Shutterstock

All week as North Texas students returned to school, we’ listened in on conversations about race with parents, teachers and students. On Think -- as part of KERA’s American Graduate series “The First Week” -- Krys Boyd spoke to a panel of child psychologists about ways to help young people process the racial violence that occurred across the country this summer.

Stella M. Chávez / KERA News

Over the next five days, in a series called "The First Week," we’ll listen in on the conversations students, parents, educators and police officers are having after a summer of racial turmoil in the U.S. and police shootings in Dallas. First, we look at race through the perspective of a black family in Arlington.

The Whiteness Project

In the ongoing conversation on race and identity, we don’t hear much about how white people experience their race. But in the Whiteness Project, candid video interviews explore what it means to be white today.

AleksSafronov / Shutterstock

A report released earlier this month reveals some uncomfortable truths about child poverty in Texas. For example while 1 in 4 Texas kids live in poverty— for black and Latino children, it’s 1 in 3.

KERA took a deep dive into the State of Texas Children, produced by the Center for Public Policy Priorities.

The biker gang shootout this weekend in Waco, Texas, that left nine people dead, 18 wounded, and as many as 192 facing organized crime charges has sparked a lot of scrutiny over how police and media are treating this incident compared with how they approached the protests in Ferguson, Mo., and Baltimore.

Children Of Giant

Sixty years ago, the movie Giant brought James Dean to West Texas for the last film he'd ever make. Giant introduced audiences to a tiny town called Marfa - and to aspects of the Mexican-American experience not yet seen on the big screen. Hector Galán, the director of a new documentary called Children of Giant, talked to Krys Boyd about the epic film's turning point. 

Doualy Xaykaothao / KERA News

Update, 4:48 p.m.: Civil rights activist and singer Bernice Johnson Reagon is the keynote speaker at Facing Race, a national conference of inter-generational activists, students and teachers working towards racial justice in the United States. 

afagen / Flickr

The United States Census Bureau reported that Asians were the fastest growing race or ethnic group in 2012, with a growth rate of 2.9%. But as the Asian American population continues to grow, what does it mean to identify as a part of that group? Today on Think at 1 p.m., Citizen University founder and former Clinton advisor Eric Liu joins Krys Boyd to talk about his new book A Chinaman’s Chance: One Family’s Journey and the Chinese American Dream.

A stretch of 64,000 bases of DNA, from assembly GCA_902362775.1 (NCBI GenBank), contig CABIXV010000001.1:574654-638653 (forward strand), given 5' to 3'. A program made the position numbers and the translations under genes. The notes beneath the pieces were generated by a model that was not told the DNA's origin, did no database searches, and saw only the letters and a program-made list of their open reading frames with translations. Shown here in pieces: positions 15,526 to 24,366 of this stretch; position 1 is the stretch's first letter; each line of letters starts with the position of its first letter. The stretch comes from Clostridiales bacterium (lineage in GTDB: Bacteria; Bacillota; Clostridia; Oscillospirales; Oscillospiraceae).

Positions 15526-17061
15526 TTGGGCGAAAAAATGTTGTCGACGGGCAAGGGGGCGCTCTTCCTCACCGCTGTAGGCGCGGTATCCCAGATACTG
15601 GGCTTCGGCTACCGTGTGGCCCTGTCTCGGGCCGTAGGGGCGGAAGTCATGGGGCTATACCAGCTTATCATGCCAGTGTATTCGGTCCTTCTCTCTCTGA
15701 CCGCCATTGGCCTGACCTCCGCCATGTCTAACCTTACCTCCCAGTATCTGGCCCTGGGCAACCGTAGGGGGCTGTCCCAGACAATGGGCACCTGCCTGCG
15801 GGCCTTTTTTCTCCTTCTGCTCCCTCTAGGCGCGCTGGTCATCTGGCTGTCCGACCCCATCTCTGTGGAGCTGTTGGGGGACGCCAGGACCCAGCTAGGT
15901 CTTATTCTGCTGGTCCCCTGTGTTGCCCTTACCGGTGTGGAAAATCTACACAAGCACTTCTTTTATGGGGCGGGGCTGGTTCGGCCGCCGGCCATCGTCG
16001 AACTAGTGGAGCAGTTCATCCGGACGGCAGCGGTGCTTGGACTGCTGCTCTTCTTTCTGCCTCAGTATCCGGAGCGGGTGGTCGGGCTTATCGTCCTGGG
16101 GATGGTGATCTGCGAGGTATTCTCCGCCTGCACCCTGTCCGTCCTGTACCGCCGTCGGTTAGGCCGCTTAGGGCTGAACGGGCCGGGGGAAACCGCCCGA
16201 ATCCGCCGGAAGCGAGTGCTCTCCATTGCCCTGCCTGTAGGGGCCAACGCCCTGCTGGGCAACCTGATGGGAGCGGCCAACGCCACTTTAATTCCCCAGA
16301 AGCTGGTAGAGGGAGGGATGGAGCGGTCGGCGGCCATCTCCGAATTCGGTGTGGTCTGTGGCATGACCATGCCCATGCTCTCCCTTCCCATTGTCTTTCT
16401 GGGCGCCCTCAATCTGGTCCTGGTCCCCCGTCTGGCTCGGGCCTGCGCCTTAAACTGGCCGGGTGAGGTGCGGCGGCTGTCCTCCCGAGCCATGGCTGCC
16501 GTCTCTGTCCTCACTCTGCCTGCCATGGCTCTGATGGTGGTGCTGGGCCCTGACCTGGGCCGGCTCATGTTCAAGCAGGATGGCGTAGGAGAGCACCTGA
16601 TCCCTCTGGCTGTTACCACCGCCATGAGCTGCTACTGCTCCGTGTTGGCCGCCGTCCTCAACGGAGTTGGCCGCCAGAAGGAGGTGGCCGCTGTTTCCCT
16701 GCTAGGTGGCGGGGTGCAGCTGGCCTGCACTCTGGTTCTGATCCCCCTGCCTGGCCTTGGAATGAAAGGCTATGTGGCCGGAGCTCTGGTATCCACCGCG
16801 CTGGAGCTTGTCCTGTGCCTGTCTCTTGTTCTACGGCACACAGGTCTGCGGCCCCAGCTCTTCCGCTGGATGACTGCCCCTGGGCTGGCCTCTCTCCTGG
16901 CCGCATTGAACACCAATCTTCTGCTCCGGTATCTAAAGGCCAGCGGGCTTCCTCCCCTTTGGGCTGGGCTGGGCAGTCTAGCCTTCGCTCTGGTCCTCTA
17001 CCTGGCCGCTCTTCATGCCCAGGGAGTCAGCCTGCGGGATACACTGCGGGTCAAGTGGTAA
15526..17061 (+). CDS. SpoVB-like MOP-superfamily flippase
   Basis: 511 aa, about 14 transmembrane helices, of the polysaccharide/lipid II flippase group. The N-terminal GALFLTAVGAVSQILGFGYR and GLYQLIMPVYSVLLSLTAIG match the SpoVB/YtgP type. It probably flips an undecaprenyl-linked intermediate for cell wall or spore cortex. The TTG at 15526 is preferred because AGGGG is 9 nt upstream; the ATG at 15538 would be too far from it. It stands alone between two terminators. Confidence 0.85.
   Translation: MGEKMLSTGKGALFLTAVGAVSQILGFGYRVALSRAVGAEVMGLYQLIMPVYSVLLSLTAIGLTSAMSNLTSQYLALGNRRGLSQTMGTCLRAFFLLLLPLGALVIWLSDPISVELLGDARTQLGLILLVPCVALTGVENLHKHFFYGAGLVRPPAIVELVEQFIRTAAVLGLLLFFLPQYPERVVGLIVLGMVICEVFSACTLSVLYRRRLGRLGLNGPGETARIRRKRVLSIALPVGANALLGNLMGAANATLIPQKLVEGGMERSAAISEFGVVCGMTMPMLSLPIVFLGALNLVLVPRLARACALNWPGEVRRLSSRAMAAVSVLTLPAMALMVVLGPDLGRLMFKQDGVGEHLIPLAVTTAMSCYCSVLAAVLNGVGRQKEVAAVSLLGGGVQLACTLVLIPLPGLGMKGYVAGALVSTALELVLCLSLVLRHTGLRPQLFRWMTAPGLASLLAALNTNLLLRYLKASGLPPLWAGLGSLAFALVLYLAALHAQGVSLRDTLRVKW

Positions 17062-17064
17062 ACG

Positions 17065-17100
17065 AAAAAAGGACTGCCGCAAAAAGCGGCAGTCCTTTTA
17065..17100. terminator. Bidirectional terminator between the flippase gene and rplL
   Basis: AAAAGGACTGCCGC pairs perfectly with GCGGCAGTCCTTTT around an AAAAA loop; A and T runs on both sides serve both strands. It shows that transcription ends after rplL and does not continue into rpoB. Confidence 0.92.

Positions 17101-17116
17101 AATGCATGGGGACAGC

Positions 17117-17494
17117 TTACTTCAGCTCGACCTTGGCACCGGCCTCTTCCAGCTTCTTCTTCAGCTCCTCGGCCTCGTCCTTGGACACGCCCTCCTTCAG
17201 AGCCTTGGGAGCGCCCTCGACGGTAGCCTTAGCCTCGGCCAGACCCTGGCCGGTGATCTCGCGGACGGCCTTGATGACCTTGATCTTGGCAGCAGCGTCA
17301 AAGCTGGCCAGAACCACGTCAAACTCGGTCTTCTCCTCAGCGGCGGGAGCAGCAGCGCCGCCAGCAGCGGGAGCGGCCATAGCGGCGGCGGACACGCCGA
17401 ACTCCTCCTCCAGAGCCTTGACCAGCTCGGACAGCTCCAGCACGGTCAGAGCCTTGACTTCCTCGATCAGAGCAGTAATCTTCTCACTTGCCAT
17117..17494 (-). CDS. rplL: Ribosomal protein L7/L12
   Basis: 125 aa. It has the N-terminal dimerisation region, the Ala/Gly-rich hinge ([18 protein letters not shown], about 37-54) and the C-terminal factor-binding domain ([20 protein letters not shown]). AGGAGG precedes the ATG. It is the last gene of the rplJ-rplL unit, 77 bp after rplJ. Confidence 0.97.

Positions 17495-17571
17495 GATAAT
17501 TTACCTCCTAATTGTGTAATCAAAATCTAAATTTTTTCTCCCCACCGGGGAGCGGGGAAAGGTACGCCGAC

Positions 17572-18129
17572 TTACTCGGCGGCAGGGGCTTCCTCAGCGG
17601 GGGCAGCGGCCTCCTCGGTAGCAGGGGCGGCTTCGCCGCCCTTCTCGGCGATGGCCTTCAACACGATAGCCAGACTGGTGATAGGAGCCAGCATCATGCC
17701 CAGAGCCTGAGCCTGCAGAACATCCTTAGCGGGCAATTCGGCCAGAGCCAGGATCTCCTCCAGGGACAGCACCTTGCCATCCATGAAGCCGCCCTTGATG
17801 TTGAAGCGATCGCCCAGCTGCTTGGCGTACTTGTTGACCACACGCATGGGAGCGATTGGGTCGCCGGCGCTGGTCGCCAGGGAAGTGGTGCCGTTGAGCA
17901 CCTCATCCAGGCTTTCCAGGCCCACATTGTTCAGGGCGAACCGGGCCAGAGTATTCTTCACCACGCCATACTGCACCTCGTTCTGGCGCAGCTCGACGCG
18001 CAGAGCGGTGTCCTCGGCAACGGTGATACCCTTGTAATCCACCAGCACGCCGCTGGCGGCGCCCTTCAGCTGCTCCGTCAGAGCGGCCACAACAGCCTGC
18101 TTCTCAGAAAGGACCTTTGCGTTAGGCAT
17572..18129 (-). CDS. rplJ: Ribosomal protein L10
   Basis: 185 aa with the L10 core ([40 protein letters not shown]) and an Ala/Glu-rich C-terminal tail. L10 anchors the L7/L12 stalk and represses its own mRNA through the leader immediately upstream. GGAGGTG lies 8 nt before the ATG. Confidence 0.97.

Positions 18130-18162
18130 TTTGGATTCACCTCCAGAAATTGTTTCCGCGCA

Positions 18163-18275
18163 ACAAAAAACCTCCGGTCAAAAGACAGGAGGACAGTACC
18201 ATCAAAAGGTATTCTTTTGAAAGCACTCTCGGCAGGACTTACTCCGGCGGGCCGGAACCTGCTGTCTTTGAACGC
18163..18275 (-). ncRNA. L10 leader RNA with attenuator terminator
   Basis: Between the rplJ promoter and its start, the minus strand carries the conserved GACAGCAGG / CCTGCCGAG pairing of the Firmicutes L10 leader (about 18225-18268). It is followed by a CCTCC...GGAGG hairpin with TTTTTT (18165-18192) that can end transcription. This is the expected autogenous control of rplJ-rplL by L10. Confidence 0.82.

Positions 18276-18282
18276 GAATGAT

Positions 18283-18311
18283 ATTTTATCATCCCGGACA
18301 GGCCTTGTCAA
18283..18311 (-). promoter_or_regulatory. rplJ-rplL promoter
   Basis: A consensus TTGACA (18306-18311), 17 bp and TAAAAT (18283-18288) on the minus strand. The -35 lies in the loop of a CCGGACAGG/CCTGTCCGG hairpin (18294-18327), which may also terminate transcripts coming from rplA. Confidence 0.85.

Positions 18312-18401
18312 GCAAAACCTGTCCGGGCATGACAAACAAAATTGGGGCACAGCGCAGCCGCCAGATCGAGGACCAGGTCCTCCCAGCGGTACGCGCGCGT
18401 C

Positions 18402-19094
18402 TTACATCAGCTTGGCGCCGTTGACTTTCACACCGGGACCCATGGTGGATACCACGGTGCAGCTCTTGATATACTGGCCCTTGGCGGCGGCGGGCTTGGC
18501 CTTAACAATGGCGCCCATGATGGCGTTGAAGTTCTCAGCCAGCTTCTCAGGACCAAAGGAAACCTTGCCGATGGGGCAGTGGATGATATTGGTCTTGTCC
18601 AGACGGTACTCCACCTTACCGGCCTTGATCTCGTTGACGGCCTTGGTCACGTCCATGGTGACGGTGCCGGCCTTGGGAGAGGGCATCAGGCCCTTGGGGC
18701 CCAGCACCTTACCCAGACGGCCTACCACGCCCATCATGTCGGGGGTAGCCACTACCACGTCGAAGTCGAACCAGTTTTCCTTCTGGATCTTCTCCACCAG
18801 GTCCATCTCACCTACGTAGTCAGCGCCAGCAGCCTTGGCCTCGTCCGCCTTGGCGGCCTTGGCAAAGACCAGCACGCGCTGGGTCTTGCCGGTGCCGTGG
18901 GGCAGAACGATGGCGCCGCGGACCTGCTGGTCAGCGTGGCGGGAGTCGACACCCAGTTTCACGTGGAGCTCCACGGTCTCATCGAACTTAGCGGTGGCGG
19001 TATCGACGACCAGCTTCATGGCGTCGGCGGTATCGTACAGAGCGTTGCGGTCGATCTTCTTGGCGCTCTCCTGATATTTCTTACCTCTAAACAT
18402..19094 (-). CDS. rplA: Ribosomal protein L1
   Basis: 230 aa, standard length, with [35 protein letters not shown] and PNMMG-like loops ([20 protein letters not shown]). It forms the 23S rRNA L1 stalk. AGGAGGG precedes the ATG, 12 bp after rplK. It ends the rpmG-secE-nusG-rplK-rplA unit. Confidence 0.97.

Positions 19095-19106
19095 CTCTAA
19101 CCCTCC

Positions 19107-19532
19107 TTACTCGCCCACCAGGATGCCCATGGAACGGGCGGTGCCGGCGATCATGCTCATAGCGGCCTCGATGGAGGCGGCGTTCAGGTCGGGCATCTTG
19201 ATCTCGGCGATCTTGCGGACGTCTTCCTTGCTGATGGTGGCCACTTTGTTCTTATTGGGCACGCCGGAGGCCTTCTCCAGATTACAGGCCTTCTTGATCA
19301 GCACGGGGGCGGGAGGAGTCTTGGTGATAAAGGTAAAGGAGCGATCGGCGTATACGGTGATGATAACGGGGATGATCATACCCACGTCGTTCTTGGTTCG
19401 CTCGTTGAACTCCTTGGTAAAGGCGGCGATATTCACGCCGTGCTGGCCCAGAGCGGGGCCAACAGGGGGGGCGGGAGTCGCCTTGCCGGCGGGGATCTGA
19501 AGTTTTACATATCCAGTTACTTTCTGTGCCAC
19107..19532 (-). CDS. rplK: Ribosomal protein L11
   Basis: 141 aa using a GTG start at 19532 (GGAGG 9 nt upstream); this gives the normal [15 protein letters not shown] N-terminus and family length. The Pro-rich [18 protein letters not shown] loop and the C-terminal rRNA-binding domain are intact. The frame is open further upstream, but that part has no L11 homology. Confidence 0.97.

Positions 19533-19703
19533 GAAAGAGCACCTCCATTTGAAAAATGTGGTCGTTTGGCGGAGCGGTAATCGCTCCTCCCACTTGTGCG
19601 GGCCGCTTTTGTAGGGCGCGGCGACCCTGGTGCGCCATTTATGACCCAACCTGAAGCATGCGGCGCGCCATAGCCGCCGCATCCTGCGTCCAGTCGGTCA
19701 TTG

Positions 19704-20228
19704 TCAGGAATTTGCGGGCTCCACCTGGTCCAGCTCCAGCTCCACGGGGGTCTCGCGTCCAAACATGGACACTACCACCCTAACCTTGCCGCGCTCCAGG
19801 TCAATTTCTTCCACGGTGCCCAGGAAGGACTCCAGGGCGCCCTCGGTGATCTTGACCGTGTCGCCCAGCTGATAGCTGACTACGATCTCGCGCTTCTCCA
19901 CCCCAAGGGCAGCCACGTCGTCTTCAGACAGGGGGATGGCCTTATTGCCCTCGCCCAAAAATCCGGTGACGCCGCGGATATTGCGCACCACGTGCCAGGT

Stella M. Chávez / KERA News

Imagine seeing your parent shot to death in what may have been a misunderstanding because of race. That’s the story of one woman who has helped organized a conversation about race and education. It took place Thursday night in Dallas at the Bishop Arts Theatre Arts Center.

Study Up for 'Think': Affirmative Reaction

Jun 3, 2014
Evonne / flickr

Should colleges leave race out of the admissions equation? While support has increased for affirmative action programs in America the past several years, civil rights advocate Sheryll Cashin has another idea: schools should consider where an applicant grew up instead of the color of his or her skin. She joins Krys Boyd at 1 p.m. to discuss her new book, Place Not Race: A New Vision of Opportunity in America.

wallyg / Flickr

A white woman who claims the University of Texas improperly denied her admission because of race is getting a second hearing today before a federal appeals court.
 
The U.S. Supreme Court ordered the 5th Circuit Court of Appeals to take another look at whether the school's race-based admissions policy remains necessary to ensure a diverse student body.

'Conversations About Race' Coming To Dallas

Sep 11, 2013
BJ Austin / KERA News

The city of Dallas is launching a series of "Conversations About Race" this month. Four public dialogues will lead up to "Dallas Faces Race" next fall -- a national conference in the "Facing Race" series. Mayor Mike Rawlings says the preliminary series is not about racism or discrimination, but to help get a bigger picture of how people perceive and understand the different cultures and ethnicities that make up the city.

The first session is scheduled for 10 a.m. Sept. 21 at City Performance Hall, 2520 Flora St.